CBN defaults on $10bn payment to banks as Naira nears N1,000 per dollar

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The Central Bank of Nigeria (CBN) has reportedly failed to fulfill its promise of clearing over $10 billion in foreign exchange debts owed to Deposit Money Banks (DMBs). This delay has led to the naira being sold between 990/$ and 995/$ by Bureau De Change operators in Lagos, Abuja, and Kano.

Despite the naira’s depreciation, it appreciated to 747.76/$ on the Investor & Exporter forex window on Friday, up from 772.98/$ on Thursday.

The former acting CBN Governor, Folashodun Shonubi, had announced on September 6, 2023, that the CBN had concluded negotiations on dollar debts with commercial banks and that all forex exchange backlogs would be cleared within one to two weeks. However, according to multiple top bank executives, almost three weeks after the promise, the CBN has yet to fulfill its commitment, resulting in tight FX liquidity for banks.

This delay has also exacerbated dollar liquidity issues at the parallel market, with bank customers turning to the black market to meet their forex needs.

Manufacturers are concerned that the worsening naira value will lead to higher production costs and potential factory shutdowns, which would further affect the prices of goods and services.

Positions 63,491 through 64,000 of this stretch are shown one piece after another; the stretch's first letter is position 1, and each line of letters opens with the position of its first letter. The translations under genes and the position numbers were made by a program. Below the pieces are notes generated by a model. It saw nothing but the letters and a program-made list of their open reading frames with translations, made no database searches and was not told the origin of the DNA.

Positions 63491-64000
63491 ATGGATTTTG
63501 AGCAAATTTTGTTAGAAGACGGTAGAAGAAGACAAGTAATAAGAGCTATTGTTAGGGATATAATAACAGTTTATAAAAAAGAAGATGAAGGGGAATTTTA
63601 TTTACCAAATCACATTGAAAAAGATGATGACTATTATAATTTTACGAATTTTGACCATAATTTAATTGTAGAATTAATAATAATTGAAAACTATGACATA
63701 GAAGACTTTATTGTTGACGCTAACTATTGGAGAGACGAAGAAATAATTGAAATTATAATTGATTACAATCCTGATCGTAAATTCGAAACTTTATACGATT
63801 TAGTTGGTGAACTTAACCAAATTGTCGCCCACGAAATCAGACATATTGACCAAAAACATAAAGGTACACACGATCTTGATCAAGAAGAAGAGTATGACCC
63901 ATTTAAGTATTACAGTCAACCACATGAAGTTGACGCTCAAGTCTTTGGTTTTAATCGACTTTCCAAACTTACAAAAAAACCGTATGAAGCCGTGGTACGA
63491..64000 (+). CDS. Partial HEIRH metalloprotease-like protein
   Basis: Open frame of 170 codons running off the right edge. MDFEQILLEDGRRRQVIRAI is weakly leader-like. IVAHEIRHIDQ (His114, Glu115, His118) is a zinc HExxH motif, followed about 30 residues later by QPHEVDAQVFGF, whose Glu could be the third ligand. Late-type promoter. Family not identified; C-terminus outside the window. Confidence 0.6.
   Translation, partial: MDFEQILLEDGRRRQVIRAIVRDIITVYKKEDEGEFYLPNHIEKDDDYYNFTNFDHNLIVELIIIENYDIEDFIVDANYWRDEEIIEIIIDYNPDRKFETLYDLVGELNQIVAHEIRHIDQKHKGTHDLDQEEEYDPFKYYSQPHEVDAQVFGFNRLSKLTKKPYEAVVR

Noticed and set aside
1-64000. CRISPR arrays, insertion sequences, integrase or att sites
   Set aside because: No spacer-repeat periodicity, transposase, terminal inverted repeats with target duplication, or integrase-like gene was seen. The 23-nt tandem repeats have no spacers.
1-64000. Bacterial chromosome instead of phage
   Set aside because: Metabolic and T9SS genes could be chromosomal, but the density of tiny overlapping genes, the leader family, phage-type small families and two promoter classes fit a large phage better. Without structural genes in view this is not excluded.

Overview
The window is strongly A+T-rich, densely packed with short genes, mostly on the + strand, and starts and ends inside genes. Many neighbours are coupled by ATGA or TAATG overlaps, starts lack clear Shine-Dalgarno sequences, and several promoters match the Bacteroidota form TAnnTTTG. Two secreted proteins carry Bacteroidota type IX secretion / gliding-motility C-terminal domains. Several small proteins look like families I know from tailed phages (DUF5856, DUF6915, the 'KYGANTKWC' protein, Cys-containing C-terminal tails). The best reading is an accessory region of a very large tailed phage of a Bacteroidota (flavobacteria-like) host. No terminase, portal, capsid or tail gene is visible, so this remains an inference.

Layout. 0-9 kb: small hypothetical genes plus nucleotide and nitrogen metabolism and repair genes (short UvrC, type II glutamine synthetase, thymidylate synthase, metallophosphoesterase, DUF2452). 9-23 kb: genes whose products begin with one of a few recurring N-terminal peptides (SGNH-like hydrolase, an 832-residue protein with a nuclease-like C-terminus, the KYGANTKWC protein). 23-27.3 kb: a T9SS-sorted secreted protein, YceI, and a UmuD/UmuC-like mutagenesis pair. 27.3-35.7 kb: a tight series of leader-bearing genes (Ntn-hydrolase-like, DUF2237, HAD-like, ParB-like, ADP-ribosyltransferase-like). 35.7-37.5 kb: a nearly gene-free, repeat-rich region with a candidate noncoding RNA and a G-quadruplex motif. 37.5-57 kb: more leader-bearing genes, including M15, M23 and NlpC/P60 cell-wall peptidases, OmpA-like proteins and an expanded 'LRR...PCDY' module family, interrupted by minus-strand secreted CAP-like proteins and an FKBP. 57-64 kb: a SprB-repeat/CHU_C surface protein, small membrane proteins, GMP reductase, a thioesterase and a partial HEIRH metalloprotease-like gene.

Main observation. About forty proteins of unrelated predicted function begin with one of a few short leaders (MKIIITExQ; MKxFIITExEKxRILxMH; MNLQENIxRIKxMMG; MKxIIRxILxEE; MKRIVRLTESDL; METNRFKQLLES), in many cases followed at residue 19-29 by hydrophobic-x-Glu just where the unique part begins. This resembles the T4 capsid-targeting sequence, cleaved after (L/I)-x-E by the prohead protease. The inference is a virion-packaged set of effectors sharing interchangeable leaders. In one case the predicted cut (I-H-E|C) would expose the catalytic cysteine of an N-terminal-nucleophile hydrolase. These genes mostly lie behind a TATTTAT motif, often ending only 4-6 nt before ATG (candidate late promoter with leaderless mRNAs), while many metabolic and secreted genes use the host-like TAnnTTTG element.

Operators in the economy are calling for urgent intervention to prevent additional hardships for Nigerians, as the floating of the naira has fueled currency speculation and increased the activities of speculators.

The new CBN Governor, Dr. Olayemi Cardoso, faces significant challenges in managing the country’s forex market and economic reforms to stabilize the situation.

CBN has not commented on the issue as of yet.

Naira Slumps

The naira has faced significant pressure at the black market, with Bureau De Change operators in Lagos, Abuja, and Kano reporting dollar scarcity. This has led to higher exchange rates, with some operators selling the naira for as much as 1,000/$.

This scarcity has impacted various sectors of the economy, including manufacturing, and raised concerns about the cost of goods and services for Nigerians.

Inflation and Confidence

The depreciation of the naira is expected to result in higher prices for products, as the cost of raw materials continues to rise. Manufacturers are worried that imported products may become cheaper than domestically produced goods.

Additionally, the foreign exchange crisis has led to a confidence crisis in the forex market, causing uncertainty and speculation.

The new CBN Governor faces the challenge of managing these economic issues and restoring confidence in the market. Urgent intervention is needed to address the backlog of forex obligations and stabilize the forex market.

The CBN’s efforts to control the exchange rate and reduce volatility will be crucial in managing the economic challenges Nigeria is currently facing.

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